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Poland rebuffs
E.U. criticism over homophobia

Poland rebuffs
E.U. criticism over homophobia

Poland has rejected European Parliament criticism of an alleged rise in racism and homophobia, inviting the lawmakers to visit the country before making such accusations, the Reuters news agency reports. The Strasbourg, France-based assembly singled out Poland, where a radical right-wing party joined the conservative government last month, in a resolution condemning a "rise in racist, xenophobic, anti-Semitic, and homophobic intolerance."

"I know Poland a bit better than the European Parliament does, and I have not encountered such behavior," Polish prime minister Kazimierz Marcinkiewicz said on Thursday. "When such instances do occur, our constitution is ruthless and punishes activities of that sort," PAP news agency quoted him as saying on his way to a European Union summit in Brussels.

European Union lawmakers lashed out at the nationalist League of Polish Families, whose radical youth group has raised eyebrows when pictures were published of its members giving the Nazi salute. A party official has said police should beat gays with batons if they disturb public order with demonstrations. The party has repeatedly denied charges of anti-Semitism.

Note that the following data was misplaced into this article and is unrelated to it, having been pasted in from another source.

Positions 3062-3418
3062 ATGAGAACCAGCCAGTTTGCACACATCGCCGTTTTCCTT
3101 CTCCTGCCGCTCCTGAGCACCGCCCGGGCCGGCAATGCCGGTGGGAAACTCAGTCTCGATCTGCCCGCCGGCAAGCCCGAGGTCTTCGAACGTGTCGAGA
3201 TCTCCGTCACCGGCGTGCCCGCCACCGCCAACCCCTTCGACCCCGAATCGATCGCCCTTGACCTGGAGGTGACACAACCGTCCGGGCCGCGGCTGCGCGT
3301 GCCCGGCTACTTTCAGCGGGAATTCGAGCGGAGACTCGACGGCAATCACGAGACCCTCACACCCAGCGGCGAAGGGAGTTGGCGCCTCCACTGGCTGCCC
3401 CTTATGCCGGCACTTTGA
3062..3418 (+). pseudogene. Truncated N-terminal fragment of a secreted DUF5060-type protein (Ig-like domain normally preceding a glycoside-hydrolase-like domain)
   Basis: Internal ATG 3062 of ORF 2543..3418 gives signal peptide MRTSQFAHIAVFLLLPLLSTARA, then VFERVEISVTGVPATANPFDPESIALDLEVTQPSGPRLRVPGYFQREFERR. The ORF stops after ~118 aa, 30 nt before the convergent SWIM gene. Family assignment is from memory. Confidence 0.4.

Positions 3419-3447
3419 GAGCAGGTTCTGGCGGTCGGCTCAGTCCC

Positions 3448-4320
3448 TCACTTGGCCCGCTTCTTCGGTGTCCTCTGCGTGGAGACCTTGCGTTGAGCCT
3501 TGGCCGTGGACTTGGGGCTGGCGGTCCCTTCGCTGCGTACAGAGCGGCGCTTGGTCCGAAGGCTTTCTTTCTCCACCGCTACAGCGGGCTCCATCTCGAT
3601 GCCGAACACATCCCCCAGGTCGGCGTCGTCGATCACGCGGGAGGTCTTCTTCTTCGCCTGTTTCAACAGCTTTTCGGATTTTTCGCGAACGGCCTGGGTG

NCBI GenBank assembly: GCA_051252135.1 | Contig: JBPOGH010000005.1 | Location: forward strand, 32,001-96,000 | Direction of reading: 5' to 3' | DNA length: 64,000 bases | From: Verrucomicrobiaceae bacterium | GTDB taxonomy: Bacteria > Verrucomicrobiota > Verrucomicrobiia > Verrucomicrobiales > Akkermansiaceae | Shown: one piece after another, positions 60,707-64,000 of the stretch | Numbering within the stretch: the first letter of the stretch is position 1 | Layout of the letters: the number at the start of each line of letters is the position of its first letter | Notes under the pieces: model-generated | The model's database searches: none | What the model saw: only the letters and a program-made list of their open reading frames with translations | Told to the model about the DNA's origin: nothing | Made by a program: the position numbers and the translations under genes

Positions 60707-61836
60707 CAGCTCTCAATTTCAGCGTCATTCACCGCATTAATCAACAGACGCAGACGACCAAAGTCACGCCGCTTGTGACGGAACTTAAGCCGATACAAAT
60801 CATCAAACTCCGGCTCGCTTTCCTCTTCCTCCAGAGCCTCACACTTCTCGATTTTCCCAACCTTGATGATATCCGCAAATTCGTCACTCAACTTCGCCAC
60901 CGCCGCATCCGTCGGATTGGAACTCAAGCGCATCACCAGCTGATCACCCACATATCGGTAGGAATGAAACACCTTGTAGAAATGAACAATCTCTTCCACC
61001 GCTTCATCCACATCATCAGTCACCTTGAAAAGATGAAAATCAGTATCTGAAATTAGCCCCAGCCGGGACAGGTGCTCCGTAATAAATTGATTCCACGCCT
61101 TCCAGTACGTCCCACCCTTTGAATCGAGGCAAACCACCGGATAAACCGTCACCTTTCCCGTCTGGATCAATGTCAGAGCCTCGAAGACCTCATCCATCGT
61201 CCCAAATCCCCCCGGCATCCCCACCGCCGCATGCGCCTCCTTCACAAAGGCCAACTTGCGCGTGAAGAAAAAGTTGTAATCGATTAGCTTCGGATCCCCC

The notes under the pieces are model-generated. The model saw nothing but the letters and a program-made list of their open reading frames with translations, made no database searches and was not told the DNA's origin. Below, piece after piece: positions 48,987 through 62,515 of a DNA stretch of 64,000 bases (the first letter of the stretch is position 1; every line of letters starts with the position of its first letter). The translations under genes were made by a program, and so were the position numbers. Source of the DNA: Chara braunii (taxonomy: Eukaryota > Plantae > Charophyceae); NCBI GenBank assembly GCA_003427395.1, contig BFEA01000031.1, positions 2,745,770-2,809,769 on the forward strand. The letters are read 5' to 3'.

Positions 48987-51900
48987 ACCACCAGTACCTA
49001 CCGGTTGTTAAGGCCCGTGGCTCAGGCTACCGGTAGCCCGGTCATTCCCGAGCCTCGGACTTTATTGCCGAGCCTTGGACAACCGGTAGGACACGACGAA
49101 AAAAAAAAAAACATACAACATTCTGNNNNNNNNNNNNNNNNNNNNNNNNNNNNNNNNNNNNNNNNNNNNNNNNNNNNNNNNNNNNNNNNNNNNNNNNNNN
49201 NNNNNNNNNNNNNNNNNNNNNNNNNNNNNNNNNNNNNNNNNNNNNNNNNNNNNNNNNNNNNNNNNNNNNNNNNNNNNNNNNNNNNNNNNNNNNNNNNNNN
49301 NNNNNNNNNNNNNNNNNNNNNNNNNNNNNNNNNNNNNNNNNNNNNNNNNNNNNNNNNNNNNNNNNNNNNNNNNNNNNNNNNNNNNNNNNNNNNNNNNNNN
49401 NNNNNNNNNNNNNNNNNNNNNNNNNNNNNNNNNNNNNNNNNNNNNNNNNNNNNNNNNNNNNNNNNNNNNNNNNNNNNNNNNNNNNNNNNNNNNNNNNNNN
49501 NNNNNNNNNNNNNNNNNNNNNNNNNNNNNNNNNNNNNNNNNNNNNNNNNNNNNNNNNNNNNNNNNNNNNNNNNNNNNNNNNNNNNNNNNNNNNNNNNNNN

Authorities in Warsaw banned an annual gay pride march for two years but reluctantly allowed a march this year after protests from E.U. officials and human rights groups. Polish president Lech Kaczynski, who was mayor of Warsaw at the time, called last year's planned march "sexually obscene."

The parliament called on E.U. institutions to monitor closely the situation in Poland, citing worrying events such as a street attack this year on Chief Rabbi Michael Schudrich or anti-Semitic remarks aired by ultra-Catholic Radio Maryja. Poland was not the only country that came under parliament's spotlight. Belgium, France, Germany, and Portugal have also seen high-profile racist or xenophobic attacks in recent months.

In related news, the Latvian parliament has defied E.U. laws after refusing to implement antidiscrimination policies to protect people on the basis of sexual orientation. The legislation, stipulated as a basis for the country's membership in the political body, was rejected by lawmakers on Friday after some described homosexuality as a sin. It's the seventh time such legislation has not been approved in the country, which joined the E.U. in May 2004. (The Advocate)

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